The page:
Movie Reviews: Hostiles (2017)

Westerns have been quite the resilient genre.  Despite being period pieces at heart and for a period that can likely count the people still alive during that era on one hand, they reliably keep coming out.  They’ve been declared dead seemingly every year for decades and yet we keep getting new ones.  These new Westerns have all purported to offer revisionist takes on the genre, but the Revisionist Western is so old that it too has been getting revisionist takes.  I can’t even tell you what level of revisionism we are operating on anymore, but at this point, I think it is safe to call it just a Western, as the traditional type had basically died even before John Wayne did.

The latest attempt at one comes to us from the director of Crazy HeartOut of the Furnace, and Black Mass, Scott Cooper.  Cooper also writes the film (as he did with those first two films), and as has become de rigueur for the genre, it is set towards the end of the era.  Not quite everyone being pushed out by new technology, but the kind where you can easily line up a metaphor about your tired characters who have experienced so much violence and are coming to an end of the road.  The film doesn’t say anything that hasn’t been said before and the characters are pretty thinly sketched, but it does execute it all pretty well.

I called Call Me by Your Name out for its glacial pace and while I can hardly say Hostiles is any faster, it is a much better example of what I like to see out of a slow paced film.  The scenes all feel necessary at developing the characters and/or the plot and most importantly, they are all compelling.  For the most part, it is a quiet film which lets the muted expressions and actions speak for the characters.  I say for the most part because there are way too many scenes of “spotlight minor character and let him give his opinions right before shooting him” that can be a bit too on the nose.  Still, it is a beautiful looking film (shot by The Grey‘s Masanobu Takayanagi) with lots of wide shots and minimal cuts.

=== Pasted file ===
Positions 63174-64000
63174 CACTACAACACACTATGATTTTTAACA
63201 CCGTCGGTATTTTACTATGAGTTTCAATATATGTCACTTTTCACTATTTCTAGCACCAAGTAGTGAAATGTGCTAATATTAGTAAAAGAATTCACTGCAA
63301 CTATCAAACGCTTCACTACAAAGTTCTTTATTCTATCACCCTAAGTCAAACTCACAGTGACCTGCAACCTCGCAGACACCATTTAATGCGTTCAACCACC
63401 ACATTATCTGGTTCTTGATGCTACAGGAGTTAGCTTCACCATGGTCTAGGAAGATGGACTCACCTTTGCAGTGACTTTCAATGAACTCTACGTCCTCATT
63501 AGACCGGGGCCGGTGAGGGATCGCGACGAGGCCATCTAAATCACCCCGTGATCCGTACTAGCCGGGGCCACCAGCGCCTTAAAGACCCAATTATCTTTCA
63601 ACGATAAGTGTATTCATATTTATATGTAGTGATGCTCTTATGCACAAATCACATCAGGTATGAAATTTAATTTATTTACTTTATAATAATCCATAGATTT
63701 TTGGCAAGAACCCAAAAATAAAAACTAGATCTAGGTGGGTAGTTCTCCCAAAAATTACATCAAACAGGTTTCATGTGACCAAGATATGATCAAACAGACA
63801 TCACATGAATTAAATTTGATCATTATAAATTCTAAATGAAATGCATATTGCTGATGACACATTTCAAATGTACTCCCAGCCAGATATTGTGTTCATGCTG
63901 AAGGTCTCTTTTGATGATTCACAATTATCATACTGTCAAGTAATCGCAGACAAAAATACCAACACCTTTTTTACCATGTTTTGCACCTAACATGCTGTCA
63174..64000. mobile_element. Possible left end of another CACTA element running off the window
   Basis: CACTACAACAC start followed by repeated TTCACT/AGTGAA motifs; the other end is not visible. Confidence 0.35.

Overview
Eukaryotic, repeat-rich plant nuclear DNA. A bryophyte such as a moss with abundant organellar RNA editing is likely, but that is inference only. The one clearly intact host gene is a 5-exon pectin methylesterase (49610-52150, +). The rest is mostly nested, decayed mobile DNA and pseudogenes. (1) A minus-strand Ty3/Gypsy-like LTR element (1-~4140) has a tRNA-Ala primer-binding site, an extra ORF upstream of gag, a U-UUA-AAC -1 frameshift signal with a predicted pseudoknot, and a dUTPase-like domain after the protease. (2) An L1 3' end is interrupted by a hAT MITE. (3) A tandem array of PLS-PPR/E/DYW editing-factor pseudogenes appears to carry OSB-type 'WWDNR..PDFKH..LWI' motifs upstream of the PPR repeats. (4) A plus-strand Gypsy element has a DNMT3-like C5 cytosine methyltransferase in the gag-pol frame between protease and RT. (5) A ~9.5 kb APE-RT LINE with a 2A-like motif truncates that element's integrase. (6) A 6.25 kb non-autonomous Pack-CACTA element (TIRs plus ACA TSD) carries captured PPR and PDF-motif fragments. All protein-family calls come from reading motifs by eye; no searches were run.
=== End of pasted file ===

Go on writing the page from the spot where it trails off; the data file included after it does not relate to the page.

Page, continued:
The basic plot tells of a retiring Army Captain (played by Christian Bale) who must accept ONE LAST MISSION to return a formerly imprisoned Native American chief (played by Wes Studi) to his reservation before he dies.  Besides being a The New World reunion (Bale, Studi, and Q’orianka Kilcher), the film also stars Rosamund Pike and a heavily bearded Rory Cochrane, with support by a pair of actors who just turned in great roles in end of the year awards contenders in Jesse Plemons and Timothée Chalamet.  They all do a fine job (including Ben Foster who I think is just automatically attached to such films) with Bale especially doing great work as the Native hating and brutal Captain.

If you’re guessing that the film will feature two mistrusting people of two people of different races, you’d be completely wrong.  While we are informed that Chief Yellow Hawk was a brutal man, it’s more of an informed attribute as on screen he is treated as a good man through and through.  I get why the film (which unsubtly, if deservedly blames America for this and that the American troops are just as brutal as any Native) doesn’t try to craft a more flawed character, but it leaves all the dramatic heft on the white characters and often leaves the Native characters as mere props in their story.  As we often do in these type of films, the film instead just evens things out by introducing a savage and pure evil Native tribe.

Rereading that last paragraph, it feels strange to me because the actual watching of the film left me satisfied even if the nitpicks eat away at the very things I enjoyed about the film.  It’s predictable, but never in a way that it got in the way of my enjoyment and always depicting a natural progression.  The characters can be thin, but they have a way of making you care about each and every one of them.  It can be brutal (not in the way or to the extent Bone Tomahawk is brutal), but that brutality feels natural and indicative of the world they live in.  It’s never exploitative, the violence is far from graphic, and it informs the actions of the characters.  It lends credence to Bale’s (and others in remembrance of their experiences) descriptions of what he’s lived through and you have an idea of how he became the coldly vicious person he is today.  He also stands out because he is so clearly human and capable of compassion and knowing how to behave in every situation.  That last bit is a welcome change from all the characters which are directly descended from Wayne’s role in The Searchers.

It’s far from a perfect film and the clichés keep it from being The Assassination of Jesse James by the Coward Robert Ford, a film it really seems to want to be, but this is the kind of film that is very much my thing.  This kind of film has been done before and better, but you can certainly do worse if you are looking for a quiet and pretty Western that takes its time.

 

It should also be noted this is my 200th thread on this site.  So yay me I guess?